The above example isn’t a one-off, as we look at our clients we see a similar story repeated again and again across the country. Amortization of R&D will be crushing for businesses and jobs. Given my experience at alliantgroup working with thousands of businesses to claim the R&D Credit, I am certain that companies will refuse to take the credit if the current amortization rules, scheduled to take place in 2022, remain. alliantgroup has worked with companies in nearly every industry and through our work we have seen the tremendous impact that the R&D Credit has had on these businesses’ ability to hire and retain technical talent and invest in themselves to innovate at a higher level. From automotive companies in Ohio to agricultural businesses in Idaho, I have been amazed at the innovations brought forward by companies who have been able to leverage this incentive in order to make themselves more competitive. The Committee should strongly consider any legislation that will remove the amortization provision and allow for the continuation of the long-held practice of immediate R&D expensing that will allow companies to utilize the R&D Credit incentive to its full potential.
The Committee and hearing witnesses were also correct in acknowledging the ways in which COVID-19 exposed the weaknesses in America’s supply chain. The manufacturing sector is a crucial component of our country’s economic engine, and there are tools that Congress can implement to help ensure that the industry is operating at maximum capacity.
alliantgroup has long supported a more generous tax credit to support domestic manufacturing. The Committee should encourage R&D that translates into U.S. manufacturing jobs by providing a greater R&D Credit to those companies that conduct a significant percentage of their manufacturing domestically. An enhanced R&D Credit for domestic manufacturers would particularly benefit SMBs and would potentially create tens of thousands of manufacturing jobs domestically while discouraging companies from moving offshore.
There are several proposed bills that I encourage the Finance Committee to give hard consideration. Those include, introduced in the previous Congress, the FORWARD Act introduced by Senators Chris Coons (D-Del.), Pat Roberts (R-Kan.), Catherine Cortez Masto (D-Nev.), Todd Young (R-Ind.), Maggie Hassan (D-N.H.), and Steve Daines (R-Mont.), along with U.S. Representatives Suzan DelBene (D-Wash.) and Jackie Walorski (R-Ind.). The FORWARD Act provides an enhanced R&D Credit for U.S. companies to the extent they also manufacture in this country. The bill also proposes to expand the ability of start-ups to take advantage of the refundable R&D Credit.
The American Innovation and Jobs Act, introduced by Senators Todd Young (R-IN), Maggie Hassan (D-NH), Catherine Cortez Masto (D-NV), Rob Portman (R-OH), and Ben Sasse (R-NE), is also a great start to bolstering the R&D Credit. The proposed bill would restore immediate expensing for R&D expenditures for tax years beginning after December 31, 2021, and would also expand the refundable research credit for small businesses.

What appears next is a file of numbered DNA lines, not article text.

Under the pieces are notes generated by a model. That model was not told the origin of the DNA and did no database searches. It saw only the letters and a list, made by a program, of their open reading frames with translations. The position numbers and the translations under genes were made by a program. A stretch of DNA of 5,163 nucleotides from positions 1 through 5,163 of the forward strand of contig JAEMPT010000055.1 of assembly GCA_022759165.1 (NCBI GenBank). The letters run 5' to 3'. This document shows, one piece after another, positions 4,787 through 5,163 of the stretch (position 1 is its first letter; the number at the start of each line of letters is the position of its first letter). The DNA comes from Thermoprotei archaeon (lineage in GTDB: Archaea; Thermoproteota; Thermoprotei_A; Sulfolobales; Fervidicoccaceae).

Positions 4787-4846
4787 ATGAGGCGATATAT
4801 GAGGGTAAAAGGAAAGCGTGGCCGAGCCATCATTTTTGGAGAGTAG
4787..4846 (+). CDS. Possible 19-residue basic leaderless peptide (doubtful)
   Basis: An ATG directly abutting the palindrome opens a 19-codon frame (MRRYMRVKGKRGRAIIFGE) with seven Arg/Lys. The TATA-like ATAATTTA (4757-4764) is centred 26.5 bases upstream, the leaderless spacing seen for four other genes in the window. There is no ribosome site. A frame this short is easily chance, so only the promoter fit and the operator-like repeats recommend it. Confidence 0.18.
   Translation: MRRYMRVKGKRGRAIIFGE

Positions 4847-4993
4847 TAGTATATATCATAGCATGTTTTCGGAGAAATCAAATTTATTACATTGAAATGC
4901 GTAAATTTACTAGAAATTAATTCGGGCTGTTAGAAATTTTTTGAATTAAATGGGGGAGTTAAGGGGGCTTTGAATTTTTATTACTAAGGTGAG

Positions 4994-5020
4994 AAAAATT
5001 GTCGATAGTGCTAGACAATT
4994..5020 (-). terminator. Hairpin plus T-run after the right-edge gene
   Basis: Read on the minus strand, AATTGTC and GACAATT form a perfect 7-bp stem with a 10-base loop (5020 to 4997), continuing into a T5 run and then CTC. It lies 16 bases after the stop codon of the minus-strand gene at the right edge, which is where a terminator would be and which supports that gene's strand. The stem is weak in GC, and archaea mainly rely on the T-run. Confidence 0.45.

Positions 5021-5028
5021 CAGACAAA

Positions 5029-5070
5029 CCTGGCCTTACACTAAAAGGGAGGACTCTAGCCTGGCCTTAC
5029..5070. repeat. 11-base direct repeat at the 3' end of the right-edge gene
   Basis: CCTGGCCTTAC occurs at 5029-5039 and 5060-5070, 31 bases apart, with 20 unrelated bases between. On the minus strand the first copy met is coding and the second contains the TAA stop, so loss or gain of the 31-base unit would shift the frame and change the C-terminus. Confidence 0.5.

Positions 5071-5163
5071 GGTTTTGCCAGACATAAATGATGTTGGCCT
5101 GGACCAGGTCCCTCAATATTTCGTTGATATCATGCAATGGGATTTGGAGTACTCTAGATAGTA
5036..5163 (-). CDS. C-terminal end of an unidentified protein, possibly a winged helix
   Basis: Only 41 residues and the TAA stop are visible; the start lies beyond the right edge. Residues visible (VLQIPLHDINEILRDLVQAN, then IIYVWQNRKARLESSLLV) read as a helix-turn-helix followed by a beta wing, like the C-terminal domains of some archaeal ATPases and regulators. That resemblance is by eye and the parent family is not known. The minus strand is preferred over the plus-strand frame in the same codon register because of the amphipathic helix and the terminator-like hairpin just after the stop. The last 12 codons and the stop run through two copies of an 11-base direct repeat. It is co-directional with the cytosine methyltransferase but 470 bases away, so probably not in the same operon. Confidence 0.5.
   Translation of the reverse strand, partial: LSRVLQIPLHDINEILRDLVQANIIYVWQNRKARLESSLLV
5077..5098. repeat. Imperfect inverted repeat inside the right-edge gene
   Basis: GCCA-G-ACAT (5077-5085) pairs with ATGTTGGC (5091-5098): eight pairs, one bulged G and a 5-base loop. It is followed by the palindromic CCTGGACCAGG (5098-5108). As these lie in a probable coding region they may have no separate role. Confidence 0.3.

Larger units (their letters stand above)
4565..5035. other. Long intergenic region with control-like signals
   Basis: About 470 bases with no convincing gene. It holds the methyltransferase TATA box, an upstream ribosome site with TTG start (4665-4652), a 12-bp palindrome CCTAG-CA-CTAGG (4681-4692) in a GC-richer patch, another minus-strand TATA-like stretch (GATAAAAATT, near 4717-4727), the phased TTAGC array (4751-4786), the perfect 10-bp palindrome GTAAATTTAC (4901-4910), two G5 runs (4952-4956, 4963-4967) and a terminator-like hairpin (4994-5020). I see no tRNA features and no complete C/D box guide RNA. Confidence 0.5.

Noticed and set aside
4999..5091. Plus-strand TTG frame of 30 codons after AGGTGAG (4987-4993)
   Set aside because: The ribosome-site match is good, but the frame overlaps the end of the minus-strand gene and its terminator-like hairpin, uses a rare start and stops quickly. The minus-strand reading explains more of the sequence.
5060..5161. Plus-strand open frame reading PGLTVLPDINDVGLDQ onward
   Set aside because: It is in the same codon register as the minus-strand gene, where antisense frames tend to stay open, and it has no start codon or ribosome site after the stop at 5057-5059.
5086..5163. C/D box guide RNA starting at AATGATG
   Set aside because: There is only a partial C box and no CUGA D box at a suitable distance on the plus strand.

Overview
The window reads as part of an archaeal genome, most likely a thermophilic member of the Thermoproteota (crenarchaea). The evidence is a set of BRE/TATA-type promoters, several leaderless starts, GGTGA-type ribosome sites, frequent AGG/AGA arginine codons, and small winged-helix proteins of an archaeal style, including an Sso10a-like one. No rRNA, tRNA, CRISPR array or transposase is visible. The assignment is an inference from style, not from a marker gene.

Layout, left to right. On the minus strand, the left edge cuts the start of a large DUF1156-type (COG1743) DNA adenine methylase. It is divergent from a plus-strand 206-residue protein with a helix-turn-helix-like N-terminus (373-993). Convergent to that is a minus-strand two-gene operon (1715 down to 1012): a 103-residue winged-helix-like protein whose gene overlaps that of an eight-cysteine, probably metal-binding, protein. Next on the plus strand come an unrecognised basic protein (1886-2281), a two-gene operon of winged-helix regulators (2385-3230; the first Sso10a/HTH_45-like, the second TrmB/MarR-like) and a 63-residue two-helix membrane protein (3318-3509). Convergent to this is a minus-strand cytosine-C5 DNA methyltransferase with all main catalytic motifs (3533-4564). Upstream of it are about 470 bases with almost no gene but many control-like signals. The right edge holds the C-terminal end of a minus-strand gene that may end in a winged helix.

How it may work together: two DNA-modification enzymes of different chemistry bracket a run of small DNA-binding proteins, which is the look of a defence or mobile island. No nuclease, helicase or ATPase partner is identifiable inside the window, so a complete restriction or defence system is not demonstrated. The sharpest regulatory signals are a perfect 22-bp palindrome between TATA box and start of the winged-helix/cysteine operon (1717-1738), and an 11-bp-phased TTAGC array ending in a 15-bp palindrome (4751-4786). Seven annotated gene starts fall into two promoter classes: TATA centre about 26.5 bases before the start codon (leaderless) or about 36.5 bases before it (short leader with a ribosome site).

These bipartisan proposals offer Congress a way to significantly strengthen one of the most powerful tools for success available to American SMBs. China currently plans to significantly increase its available R&D Credit as part of its “14th Five-Year Plan for Economic and Social Development.” China will continue to allow for a 75 percent deduction for corporate R&D expenses, while increasing the allowable deductions of manufacturing firms to 100 percent and offering other tax incentives to increase R&D investments. If the U.S. wants to remain a world leader in innovation, we must keep pace with other countries in terms of available tax incentives that allow more monies to be allocated toward research and development efforts.
In closing, I wanted to also thank the Committee for acknowledging the STEM crisis that America faces. Hundreds of thousands of technical jobs go unfilled every year because American businesses are not able to find qualified talent. To date, alliantgroup has provided more than $640,000 in scholarships to young students who have committed themselves to a STEM career. The strengthening of the R&D Credit is only as powerful as the amount of technical workers that can leverage the incentive. I’m proud of alliantgroup’s leadership in encouraging young people to embrace a STEM career.
I want to again thank the Committee for the opportunity to comment on the topics covered during the hearing, and for its historic leadership in making the R&D Credit an effective tool for small and medium sized American businesses across the country.
About the Author
Dean Zerbe is alliantgroup’s National Managing Director based in the firm’s Washington, D.C. office. Prior to joining alliantgroup, Zerbe was Senior Counsel and Tax Counsel to the U.S. Senate Committee on Finance. He worked closely with then-Chairman of the Finance Committee, Senator Charles Grassley, on tax legislation. During his tenure on the Finance Committee, Zerbe was intimately involved with nearly every major piece of tax legislation that was signed into law, including the 2001 and 2003 tax reconciliation bills, the JOBS bill in 2004 (corporate tax reform) and the Pension Protection Act.